Objective: To document functional outcome before and after rehabilitation in a group of brain stem stroke patients and to analyze possible factors influencing outcome.
Design and setting: A case series of 53 consecutive inpatients admitted to a rehabilitation facility with confirmed brain stem strokes over a period of 6 years.
Patients and outcome measures: Patients were selected by physiatrists for admission into the rehabilitation program. Outcome was measured by the Modified Barthel Index (MBI) for mobility and activities of daily living.
Results: The mean age of this cohort was 57.9 +/- 11.9 years and the pons was involved in 55% of cases. Ataxia (68%) and hemiplegia (70%) were the most frequent neurological deficits. Twenty-one patients (40%) had significant dysphagia with risk of aspirin and 16 patients (30%) were incontinent of urine. Aspiration pneumonia and urinary tract infection were present in 8 (15%) and 13 (25%) patients, respectively. Significant improvements in functional status, motor strength, swallowing, and continence status were documented on discharge (p < .05). The total admission MBI was the only significant factor influencing total discharge Barthel Index ( Beta = .597, adjusted R2 = .476, p < .0001). Fifty-one (96%) were discharged home after rehabilitation.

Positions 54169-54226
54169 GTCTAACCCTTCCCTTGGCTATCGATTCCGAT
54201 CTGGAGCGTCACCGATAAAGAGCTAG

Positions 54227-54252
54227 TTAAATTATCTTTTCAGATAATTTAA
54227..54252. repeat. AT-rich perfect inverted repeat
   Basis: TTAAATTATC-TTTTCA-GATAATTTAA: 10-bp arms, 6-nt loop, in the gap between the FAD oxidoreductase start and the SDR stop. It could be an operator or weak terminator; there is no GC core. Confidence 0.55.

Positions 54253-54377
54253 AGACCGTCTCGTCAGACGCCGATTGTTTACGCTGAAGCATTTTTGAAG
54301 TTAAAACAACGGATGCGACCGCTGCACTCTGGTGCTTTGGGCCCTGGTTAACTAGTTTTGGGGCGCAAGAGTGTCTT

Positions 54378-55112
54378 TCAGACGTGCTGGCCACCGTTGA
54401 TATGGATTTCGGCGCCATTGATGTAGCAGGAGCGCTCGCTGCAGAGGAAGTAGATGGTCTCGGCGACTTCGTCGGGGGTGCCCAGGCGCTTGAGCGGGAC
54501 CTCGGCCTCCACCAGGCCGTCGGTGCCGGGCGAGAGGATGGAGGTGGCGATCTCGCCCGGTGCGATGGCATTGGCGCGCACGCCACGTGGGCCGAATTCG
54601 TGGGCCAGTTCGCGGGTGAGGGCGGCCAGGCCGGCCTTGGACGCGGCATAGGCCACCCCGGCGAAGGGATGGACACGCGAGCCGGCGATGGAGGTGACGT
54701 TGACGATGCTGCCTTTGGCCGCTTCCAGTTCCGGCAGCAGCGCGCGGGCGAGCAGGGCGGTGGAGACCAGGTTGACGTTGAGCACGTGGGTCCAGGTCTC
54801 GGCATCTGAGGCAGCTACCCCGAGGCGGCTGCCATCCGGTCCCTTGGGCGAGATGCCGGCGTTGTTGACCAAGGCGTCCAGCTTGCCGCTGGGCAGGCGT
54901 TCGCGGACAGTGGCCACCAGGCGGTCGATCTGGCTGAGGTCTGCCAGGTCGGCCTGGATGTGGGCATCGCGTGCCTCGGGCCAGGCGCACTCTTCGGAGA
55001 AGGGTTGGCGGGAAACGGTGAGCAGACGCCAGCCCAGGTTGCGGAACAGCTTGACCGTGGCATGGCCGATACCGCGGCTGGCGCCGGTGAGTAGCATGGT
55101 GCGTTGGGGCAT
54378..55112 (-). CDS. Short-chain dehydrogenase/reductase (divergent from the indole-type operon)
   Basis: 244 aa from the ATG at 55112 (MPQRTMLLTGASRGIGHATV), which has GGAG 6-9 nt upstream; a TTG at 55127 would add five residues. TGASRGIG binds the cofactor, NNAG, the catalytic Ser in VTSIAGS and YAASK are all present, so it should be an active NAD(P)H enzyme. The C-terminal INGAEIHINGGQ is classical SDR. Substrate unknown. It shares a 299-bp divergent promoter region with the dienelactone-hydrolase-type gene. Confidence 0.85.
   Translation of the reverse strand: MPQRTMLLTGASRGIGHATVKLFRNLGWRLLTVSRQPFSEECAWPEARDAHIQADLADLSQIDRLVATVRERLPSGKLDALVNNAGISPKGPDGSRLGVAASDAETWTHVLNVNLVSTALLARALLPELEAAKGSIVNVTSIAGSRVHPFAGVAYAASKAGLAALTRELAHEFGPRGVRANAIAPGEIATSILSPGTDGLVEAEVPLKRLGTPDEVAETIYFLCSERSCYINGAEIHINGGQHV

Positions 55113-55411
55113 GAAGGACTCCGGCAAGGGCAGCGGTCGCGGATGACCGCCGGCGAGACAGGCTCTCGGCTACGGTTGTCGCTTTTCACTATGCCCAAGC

Conclusions: Despite multiple physical deficits, this cohort of brain stem stroke patients made functional gains during rehabilitation with significant improvements in mobility and self-care skills, motor strength, severity of ataxia, continence and swallowing status.